Bayer’s 1,500 Layoffs Are Latest Salvo in CEO Bill Anderson’s Company Overhaul

Illustration of businessman/iStock, Moor Studio

Pictured: Illustration of businessman being erased/iStock, Moor Studio

This week, Bayer confirmed that it eliminated 1,500 employees in the first quarter of 2024, with approximately two-thirds of those axed positions in managerial roles. The layoffs are meant to help the company hit its target of €500 million ($540 million) of sustainable cost savings in 2024 and €2 billion ($2.16 billion) in 2026.

The workforce reduction is part of CEO Bill Anderson’s new operating model, dubbed Dynamic Shared Ownership (DSO), which was rolled out in January 2024 in an effort to cut back on bloated bureaucracy and hierarchies, as well as streamline Bayer’s organizational structure with the aim of boosting overall operational efficiency.   

“We are consolidating roles, we are designing teams for more impact, and we are taking out layers, many layers,” Anderson told investors on a Tuesday call. “Our senior leadership circle is already noticeably smaller than it was a year ago.”

Since taking the helm at Bayer last year, Anderson has put a big target on the backs of managers at his company. We got an early preview of Bayer’s managerial purge at the top in March when the company eliminated nearly half of its executive positions in a major overhaul.

That same month, Anderson laid out for The Wall Street Journal his plan to restructure Bayer. As the new CEO in 2023, he embarked on a company listening tour and was told that “launching a new product takes years instead of months” and “disputes between departments take too long to resolve.” Soon after, Anderson decided to “rewire” the company culture by focusing on “fewer bosses, fewer rules” while acknowledging that initially “it’ll be a little messy.”      

Asked in Tuesday’s investor call about how the implementation of DSO is going, Anderson said that “teams in every corner of Bayer are working in the new model,” including the pharma division which has more than 180 teams up and running that “are taking ownership of their work in a completely new way, making faster and better decisions.” He said the company will report its progress in implementing DSO on a quarterly basis.

Stefan Oelrich, head of Bayer’s pharmaceuticals division, added, “we have all been surprised by the speed and the enthusiasm” that has accompanied the new operating model. “In our customer-facing units in pharma where we have implemented, like in the U.S., I think we have seen that there were no big obstacles in implementation,” Oelrich said.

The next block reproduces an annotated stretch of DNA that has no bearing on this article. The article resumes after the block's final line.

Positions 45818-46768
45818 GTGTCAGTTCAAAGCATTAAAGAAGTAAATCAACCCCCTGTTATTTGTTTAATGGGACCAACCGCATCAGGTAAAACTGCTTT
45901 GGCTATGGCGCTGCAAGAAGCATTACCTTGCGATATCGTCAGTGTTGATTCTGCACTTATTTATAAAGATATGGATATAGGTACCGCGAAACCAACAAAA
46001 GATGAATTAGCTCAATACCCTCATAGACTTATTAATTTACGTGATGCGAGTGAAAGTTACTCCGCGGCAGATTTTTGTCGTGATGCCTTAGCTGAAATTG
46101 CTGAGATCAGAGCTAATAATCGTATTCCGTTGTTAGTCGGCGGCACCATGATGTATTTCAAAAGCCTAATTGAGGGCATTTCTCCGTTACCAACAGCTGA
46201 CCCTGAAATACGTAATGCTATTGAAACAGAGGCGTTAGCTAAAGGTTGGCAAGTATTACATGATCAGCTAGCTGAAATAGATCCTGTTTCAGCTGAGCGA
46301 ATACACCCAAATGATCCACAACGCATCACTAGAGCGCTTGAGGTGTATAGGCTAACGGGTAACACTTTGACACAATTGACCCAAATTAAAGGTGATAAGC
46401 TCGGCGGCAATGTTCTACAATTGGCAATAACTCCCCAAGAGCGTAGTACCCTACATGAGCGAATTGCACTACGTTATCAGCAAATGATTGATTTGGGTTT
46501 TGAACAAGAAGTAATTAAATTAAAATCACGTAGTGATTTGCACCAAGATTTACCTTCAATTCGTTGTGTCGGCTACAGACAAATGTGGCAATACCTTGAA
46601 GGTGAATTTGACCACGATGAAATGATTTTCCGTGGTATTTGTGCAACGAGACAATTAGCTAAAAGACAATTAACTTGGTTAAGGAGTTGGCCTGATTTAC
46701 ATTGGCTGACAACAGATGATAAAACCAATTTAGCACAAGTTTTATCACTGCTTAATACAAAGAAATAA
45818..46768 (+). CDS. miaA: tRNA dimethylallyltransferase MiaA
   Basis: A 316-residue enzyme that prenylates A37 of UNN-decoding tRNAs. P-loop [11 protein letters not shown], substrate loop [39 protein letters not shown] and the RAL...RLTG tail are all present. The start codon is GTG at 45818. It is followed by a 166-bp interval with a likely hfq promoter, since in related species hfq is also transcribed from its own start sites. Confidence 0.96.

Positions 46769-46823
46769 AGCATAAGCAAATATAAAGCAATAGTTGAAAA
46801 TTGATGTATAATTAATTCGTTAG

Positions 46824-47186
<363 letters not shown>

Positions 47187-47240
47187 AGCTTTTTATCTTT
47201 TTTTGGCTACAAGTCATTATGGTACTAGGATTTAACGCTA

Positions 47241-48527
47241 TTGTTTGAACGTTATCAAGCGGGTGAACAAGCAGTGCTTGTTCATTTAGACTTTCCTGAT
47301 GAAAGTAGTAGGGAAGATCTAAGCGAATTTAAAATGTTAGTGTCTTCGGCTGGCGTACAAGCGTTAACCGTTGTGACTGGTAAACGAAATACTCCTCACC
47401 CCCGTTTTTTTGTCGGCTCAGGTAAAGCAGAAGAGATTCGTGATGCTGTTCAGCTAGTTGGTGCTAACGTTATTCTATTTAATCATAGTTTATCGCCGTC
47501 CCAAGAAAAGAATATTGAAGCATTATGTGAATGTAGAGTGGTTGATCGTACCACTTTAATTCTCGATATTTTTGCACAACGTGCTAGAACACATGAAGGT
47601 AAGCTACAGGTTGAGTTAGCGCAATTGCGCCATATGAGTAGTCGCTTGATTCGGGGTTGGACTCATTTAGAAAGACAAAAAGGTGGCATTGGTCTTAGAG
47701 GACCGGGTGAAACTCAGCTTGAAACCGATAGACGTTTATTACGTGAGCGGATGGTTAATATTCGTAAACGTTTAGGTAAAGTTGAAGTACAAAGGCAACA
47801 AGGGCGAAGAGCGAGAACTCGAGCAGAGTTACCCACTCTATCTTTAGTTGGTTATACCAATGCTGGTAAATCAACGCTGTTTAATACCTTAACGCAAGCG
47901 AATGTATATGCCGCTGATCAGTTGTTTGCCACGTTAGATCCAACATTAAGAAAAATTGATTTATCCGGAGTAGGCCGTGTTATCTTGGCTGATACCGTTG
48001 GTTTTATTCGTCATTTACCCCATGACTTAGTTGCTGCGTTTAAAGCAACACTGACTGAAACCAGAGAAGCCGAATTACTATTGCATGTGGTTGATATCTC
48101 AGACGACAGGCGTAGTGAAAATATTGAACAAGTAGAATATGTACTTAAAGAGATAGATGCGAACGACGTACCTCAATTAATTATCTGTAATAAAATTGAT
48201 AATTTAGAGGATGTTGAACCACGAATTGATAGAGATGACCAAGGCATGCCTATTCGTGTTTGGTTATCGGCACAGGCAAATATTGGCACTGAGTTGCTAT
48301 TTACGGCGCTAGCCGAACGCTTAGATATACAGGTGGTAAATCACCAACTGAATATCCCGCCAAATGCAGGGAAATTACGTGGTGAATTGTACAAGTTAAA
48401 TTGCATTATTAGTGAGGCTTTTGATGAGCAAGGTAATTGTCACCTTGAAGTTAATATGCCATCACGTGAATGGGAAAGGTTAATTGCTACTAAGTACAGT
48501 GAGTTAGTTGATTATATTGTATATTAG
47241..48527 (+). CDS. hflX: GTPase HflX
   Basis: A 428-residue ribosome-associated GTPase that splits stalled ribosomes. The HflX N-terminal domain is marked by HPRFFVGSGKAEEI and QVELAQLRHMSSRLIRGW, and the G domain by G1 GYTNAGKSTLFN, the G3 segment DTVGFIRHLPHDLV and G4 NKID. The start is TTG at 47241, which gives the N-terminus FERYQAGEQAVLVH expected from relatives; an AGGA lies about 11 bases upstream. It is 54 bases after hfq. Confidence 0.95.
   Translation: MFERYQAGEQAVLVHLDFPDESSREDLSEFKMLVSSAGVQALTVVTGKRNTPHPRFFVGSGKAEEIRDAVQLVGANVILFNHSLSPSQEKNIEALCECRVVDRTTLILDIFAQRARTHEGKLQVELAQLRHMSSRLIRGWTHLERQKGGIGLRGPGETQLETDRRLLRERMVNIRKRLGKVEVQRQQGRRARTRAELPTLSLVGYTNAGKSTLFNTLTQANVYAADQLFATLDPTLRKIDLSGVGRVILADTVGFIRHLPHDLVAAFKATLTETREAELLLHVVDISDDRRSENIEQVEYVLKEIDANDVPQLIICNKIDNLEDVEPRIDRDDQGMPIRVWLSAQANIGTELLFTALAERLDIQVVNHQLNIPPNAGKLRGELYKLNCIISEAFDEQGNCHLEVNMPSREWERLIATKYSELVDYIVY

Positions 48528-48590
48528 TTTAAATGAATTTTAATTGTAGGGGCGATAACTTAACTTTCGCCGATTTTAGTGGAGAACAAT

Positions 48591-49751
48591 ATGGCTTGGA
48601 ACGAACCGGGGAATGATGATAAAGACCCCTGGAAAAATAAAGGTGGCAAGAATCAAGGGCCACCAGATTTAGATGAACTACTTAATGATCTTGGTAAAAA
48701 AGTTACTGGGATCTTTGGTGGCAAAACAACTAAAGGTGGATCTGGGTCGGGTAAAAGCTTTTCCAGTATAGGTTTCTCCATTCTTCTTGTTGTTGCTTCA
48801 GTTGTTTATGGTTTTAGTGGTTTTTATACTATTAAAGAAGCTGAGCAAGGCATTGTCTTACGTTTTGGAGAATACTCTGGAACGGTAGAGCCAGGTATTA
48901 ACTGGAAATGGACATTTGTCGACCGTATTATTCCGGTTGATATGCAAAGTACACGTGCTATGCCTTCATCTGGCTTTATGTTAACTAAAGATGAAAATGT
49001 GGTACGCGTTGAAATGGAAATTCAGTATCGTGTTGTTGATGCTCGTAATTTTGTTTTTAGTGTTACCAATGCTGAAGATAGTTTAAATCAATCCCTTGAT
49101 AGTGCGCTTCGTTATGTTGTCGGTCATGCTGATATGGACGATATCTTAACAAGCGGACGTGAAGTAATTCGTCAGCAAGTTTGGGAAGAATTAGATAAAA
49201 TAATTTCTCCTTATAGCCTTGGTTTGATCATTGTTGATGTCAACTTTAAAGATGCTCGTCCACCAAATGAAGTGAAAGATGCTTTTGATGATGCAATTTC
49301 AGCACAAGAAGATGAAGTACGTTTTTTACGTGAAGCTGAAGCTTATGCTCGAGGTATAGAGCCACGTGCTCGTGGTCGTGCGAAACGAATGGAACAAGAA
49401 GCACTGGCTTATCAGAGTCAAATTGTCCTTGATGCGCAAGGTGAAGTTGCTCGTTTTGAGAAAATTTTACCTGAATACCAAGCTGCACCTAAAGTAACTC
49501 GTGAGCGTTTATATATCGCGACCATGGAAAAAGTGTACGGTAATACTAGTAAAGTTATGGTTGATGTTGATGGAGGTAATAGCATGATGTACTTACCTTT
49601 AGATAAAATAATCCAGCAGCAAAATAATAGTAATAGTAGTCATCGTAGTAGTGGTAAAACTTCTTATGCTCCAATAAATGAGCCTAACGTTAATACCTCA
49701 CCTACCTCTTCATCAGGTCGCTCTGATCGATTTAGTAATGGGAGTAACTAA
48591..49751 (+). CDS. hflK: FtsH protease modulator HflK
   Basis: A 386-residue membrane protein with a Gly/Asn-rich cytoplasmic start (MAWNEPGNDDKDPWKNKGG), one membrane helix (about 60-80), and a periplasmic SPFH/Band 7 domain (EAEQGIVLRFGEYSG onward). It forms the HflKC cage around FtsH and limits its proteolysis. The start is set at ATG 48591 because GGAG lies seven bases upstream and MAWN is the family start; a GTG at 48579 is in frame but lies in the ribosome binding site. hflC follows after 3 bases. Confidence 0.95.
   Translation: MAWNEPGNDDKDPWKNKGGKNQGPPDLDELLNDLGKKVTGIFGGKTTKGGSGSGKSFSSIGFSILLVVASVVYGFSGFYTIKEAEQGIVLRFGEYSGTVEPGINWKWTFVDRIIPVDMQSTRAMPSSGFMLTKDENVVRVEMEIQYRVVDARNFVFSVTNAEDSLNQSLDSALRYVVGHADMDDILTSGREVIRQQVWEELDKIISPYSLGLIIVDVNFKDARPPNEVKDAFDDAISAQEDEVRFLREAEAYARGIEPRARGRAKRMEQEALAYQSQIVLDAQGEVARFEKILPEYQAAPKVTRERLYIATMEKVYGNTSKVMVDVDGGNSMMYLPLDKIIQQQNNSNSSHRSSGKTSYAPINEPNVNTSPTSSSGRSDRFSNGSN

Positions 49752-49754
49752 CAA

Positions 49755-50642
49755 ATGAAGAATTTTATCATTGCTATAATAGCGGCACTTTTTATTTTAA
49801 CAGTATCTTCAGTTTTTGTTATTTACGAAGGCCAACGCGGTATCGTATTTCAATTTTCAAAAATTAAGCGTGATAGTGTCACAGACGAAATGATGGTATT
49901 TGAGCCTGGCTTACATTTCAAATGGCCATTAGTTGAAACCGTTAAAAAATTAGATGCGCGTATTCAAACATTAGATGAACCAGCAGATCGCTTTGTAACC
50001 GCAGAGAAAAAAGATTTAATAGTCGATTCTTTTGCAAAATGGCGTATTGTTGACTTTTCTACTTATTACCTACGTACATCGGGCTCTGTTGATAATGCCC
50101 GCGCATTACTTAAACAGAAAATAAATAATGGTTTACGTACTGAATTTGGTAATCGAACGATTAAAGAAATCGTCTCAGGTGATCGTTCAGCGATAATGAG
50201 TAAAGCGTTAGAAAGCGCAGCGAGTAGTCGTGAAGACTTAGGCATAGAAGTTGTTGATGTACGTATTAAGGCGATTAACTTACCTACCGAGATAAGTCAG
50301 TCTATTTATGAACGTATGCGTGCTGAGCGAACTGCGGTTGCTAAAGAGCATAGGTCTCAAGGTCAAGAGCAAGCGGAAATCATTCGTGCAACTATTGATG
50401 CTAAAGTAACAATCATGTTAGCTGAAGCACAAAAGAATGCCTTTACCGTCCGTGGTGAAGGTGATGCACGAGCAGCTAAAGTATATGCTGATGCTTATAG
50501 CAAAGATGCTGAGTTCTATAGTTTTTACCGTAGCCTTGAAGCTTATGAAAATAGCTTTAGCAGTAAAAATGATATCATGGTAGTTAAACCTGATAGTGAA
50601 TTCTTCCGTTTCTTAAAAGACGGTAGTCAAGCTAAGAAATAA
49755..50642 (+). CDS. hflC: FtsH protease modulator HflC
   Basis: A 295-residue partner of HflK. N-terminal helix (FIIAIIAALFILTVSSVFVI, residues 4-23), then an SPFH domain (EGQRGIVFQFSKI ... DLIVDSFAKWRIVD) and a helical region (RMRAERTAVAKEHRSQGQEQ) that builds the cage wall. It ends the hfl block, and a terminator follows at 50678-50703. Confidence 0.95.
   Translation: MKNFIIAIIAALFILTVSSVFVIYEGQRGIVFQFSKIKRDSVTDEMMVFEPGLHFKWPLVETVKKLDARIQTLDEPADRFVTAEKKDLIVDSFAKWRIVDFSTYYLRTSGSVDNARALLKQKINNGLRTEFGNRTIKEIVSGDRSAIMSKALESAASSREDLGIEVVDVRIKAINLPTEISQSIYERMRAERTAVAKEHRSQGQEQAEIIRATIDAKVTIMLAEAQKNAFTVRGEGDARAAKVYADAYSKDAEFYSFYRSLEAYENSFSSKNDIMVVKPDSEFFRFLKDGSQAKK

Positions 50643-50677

Bayer’s Q1 restructuring comes on the heels of Bristol Myers Squibb’s April 25 announcement that it will cut 2,200 employees in a “strategic productivity initiative” designed to generate approximately $1.5 billion in cost savings through 2025. As with Bayer, the BMS cost-cutting measures include thinning out its management layers.

But will getting rid of management be the right move in the long haul? For Bayer at least, the company’s problems are not just a bloated bureaucracy. Xarelto’s patent expires this year in the European Union and in 2025 in the U.S. It’s a blockbuster blood thinner drug that has enjoyed years of growth but is now feeling the heat from generic competitors. Last month, a U.K. High Court revoked a patent for the therapy’s active ingredient, opening it up to generic competition in that country.

Anderson said on Tuesday that Bayer managed a slight Xarelto sales increase in Q1 but noted the company is “seeing additional pressure from generics in some markets.” Looking ahead, CFO Wolfgang Nickl warned that Bayer is expecting Xarelto’s headwinds to increase throughout 2024, “likely resulting in year-on-year sales declines” for the next three quarters.

It’s wait and see if Andersons’ strategy can turn things around at Bayer. But as he told The Wall Street Journal, the bar might not be that high for significant improvement: “We don’t actually have to be that good to beat the current system.” For now, 1,500 people are out of work.

Greg Slabodkin is the news editor at BioSpace. You can reach him at Follow him on LinkedIn. 

Back to news